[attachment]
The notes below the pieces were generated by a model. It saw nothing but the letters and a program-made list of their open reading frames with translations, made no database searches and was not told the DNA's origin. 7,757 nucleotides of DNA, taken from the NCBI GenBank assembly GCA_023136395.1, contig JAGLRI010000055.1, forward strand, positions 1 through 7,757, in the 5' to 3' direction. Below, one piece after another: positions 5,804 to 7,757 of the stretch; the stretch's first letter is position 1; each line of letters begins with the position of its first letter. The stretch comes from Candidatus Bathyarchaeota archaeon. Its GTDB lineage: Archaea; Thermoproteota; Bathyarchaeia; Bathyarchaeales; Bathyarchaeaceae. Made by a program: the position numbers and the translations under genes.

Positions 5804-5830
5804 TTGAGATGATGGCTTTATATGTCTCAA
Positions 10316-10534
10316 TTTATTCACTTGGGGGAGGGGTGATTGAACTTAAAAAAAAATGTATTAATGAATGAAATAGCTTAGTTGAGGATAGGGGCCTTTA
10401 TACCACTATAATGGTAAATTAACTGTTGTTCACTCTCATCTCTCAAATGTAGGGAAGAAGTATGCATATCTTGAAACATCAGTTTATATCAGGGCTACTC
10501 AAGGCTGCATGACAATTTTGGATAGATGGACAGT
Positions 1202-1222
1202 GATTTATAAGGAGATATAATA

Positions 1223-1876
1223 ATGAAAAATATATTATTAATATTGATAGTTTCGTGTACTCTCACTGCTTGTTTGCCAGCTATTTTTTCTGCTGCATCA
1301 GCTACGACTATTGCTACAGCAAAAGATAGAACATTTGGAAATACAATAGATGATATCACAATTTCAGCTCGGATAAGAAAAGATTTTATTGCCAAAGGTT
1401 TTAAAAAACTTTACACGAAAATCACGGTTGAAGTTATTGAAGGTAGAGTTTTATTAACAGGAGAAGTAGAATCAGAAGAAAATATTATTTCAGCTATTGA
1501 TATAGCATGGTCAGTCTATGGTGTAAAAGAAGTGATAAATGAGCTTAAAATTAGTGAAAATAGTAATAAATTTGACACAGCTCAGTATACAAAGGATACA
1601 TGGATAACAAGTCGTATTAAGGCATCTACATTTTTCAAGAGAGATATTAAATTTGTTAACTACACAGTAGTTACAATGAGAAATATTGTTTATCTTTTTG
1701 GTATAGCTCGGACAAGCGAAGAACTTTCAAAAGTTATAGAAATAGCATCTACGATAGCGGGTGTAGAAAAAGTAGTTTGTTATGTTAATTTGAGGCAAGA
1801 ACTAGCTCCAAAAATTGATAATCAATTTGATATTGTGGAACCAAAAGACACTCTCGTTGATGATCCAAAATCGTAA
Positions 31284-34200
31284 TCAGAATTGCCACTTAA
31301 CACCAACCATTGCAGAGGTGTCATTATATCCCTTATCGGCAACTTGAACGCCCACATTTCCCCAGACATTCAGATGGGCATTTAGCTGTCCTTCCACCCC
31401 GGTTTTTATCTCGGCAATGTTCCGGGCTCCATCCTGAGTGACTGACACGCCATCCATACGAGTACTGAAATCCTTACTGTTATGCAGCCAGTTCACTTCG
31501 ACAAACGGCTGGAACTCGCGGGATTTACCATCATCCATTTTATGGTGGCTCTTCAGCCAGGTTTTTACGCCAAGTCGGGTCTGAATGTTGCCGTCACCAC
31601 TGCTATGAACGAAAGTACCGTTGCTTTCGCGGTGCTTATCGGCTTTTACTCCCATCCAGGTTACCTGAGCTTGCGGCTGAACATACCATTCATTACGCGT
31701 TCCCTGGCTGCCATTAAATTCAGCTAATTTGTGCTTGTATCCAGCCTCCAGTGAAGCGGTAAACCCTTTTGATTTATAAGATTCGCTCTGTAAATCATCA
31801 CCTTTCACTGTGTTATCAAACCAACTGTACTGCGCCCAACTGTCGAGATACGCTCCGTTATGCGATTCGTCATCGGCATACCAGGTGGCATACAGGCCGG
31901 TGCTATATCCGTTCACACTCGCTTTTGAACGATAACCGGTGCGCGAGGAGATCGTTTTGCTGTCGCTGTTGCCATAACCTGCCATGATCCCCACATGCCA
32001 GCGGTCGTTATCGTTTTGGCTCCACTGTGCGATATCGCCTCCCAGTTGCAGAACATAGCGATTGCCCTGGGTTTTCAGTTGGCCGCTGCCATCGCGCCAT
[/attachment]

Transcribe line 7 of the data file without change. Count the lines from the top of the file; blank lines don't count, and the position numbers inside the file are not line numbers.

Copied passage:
10501 AAGGCTGCATGACAATTTTGGATAGATGGACAGT